Coronary Sinus Dosing in Swine, Anatomical Considerations in Comparison to Human Anatomy
Date: Thursday, September 15, 2022
Time: 1:30 pm PTDuration: 30 MinutesTrack: Thursday - Track 1
Room: Salon ABCD
Speaker: Randy Pielemeier
Moderator: Jenifer Sweet
Introduction: Routine cardiac catheterization for angioplasty and stenting has created a large population of patients with cardiac damage and subsequent long-term heart failure. Cardiac therapies are often administered directly to the heart by methods such as coronary sinus retrograde infusion. Understanding the differences in human and swine coronary sinus anatomy is crucial in preclinical safety studies, particularly for biodistribution evaluation. Contrast/ Dye studies aid in determining coronary sinus anatomy and catheter placement in the heart.
Methods: Under general anesthesia, 9f or greater sheath was placed via jugular vein cutdown on three Landrace/ Duroc and two Yucatan swine. Using fluoroscopic guidance, a balloon was placed into the great cardiac vein. Placing the balloon into the coronary sinus leaves the azygous vein open allowing the dose to travel into the azygous vein instead of the coronary sinus. Therefore, the dose was delivered retrograde into the left ventricle, the typical site of reperfusion injury in the swine model. In humans, the balloon is normally placed in the coronary sinus, dosing the left and right ventricles. Infusions of iodinated contrast or evans blue at 1 or 5 ml per minute up to 80ml where used to evaluate distribution of potential therapies.
Results: A 50 mL infusion of the contrast/ saline mixture into the great cardiac vein at 5 mL/min generated satisfactory fluoroscopic images of left ventricle perfusion. Anatomical distribution in the left ventricle was verified by hand injecting 9ml of Evans blue while taking serial photos. Gross necropsy showed significant petechial hemorrhage on the surface of the heart associated with the capillary beds in the animals dosed with contrast. Animals dosed with only saline exhibited no petechial hemorrhage. No acute mortality resulted from this study’s procedures.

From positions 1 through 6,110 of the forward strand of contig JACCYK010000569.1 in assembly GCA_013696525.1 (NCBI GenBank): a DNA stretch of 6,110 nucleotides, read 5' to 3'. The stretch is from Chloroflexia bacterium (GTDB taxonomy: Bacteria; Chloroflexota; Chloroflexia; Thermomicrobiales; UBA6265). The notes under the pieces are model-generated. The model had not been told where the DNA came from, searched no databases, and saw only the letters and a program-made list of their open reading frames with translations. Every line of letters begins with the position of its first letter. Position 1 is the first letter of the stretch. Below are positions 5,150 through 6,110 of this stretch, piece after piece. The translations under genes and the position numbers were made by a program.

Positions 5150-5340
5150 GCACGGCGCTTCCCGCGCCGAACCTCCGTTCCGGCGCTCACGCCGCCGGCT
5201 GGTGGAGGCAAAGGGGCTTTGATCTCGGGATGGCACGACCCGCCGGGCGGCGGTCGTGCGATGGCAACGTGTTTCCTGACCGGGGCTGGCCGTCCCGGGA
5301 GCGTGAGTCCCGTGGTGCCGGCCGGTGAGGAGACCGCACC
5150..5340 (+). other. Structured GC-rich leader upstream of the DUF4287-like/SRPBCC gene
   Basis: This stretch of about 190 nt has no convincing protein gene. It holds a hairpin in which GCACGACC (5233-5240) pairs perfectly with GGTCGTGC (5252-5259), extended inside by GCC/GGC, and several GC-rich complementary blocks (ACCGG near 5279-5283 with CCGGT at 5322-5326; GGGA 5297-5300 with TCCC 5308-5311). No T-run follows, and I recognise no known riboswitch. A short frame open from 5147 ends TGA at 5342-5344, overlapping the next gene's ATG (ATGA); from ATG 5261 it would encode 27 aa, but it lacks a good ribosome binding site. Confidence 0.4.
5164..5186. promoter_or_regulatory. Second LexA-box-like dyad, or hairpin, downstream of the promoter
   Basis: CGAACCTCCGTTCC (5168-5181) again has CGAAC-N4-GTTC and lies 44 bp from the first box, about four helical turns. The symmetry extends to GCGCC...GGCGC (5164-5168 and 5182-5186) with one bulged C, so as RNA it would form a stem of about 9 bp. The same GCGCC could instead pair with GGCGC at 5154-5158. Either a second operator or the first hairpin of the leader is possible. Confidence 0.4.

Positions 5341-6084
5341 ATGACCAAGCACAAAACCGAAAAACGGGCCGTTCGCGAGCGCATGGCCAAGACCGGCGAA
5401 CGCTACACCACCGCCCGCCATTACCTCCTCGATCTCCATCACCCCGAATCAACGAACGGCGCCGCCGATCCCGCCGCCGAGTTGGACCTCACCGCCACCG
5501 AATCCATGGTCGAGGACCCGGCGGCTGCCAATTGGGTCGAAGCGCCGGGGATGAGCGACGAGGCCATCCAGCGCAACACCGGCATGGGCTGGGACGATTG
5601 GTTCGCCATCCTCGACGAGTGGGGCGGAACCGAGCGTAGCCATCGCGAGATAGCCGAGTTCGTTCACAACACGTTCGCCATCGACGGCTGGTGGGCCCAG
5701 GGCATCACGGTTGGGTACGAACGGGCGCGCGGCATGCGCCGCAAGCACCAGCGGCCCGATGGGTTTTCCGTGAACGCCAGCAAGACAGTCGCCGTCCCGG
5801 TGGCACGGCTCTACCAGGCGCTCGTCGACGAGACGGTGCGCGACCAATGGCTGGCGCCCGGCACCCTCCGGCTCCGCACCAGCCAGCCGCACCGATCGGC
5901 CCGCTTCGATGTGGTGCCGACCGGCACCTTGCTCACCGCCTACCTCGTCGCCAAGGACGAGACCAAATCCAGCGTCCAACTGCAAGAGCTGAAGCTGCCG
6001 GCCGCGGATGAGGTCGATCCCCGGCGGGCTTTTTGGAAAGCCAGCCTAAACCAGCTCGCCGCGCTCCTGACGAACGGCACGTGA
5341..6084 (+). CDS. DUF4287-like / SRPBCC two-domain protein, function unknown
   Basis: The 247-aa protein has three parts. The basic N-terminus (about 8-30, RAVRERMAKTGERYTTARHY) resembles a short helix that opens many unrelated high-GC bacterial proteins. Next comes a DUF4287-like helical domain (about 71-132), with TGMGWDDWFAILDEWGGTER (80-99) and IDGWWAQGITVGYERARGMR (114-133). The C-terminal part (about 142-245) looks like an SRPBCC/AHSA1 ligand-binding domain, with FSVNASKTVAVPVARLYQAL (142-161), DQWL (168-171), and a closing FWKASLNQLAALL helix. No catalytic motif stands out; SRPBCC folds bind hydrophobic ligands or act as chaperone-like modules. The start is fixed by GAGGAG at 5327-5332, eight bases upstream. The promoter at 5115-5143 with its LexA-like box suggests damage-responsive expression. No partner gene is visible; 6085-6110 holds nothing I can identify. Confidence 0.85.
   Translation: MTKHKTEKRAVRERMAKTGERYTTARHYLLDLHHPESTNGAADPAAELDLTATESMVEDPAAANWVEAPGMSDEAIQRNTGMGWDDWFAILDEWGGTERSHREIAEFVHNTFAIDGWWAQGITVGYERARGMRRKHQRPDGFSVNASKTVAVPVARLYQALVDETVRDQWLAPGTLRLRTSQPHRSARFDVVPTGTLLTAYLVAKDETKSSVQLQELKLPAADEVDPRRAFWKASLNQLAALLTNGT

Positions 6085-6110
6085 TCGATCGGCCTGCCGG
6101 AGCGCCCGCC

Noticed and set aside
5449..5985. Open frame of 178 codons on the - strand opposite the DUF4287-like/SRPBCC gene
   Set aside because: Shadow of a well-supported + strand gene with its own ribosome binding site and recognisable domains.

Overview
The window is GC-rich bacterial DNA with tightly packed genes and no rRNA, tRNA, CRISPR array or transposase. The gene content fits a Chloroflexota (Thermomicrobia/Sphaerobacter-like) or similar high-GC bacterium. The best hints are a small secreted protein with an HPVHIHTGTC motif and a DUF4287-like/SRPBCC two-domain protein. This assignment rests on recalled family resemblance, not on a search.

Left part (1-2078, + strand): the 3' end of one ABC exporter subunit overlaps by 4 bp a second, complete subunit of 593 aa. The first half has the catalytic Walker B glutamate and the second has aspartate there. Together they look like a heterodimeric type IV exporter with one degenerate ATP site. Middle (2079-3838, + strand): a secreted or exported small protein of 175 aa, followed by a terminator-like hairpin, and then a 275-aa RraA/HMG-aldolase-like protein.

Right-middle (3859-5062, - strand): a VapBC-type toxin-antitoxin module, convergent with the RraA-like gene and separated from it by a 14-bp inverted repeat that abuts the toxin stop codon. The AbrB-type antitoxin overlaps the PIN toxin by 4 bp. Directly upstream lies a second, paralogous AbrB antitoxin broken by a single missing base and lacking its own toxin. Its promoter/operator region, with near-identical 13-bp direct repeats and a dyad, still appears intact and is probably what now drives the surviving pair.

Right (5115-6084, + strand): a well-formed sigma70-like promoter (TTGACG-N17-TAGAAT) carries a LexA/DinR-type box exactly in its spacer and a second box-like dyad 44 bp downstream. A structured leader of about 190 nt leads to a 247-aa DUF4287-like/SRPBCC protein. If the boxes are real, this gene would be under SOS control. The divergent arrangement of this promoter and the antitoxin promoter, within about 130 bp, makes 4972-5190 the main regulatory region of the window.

Conclusion: When dosing via retrograde infusion into the great cardiac vein of swine, 50 mL of material adequately exposes the entire left ventricle and up to 80 mL can be delivered with minimal complication. Osmolality of the contrast agent residing in the capillary beds during infusion likely caused the petechial hemorrhage observed in the contrast groups. A 2-balloon method occluding the azygous vein and the coronary sinus replicates the human dose methodology and allows perfusion of both the left and right ventricles in swine. However, in previous studies using the left anterior descending artery reperfusion model, dosing the damaged tissue of just the left ventricle has been a suitable model for preclinical safety evaluation.
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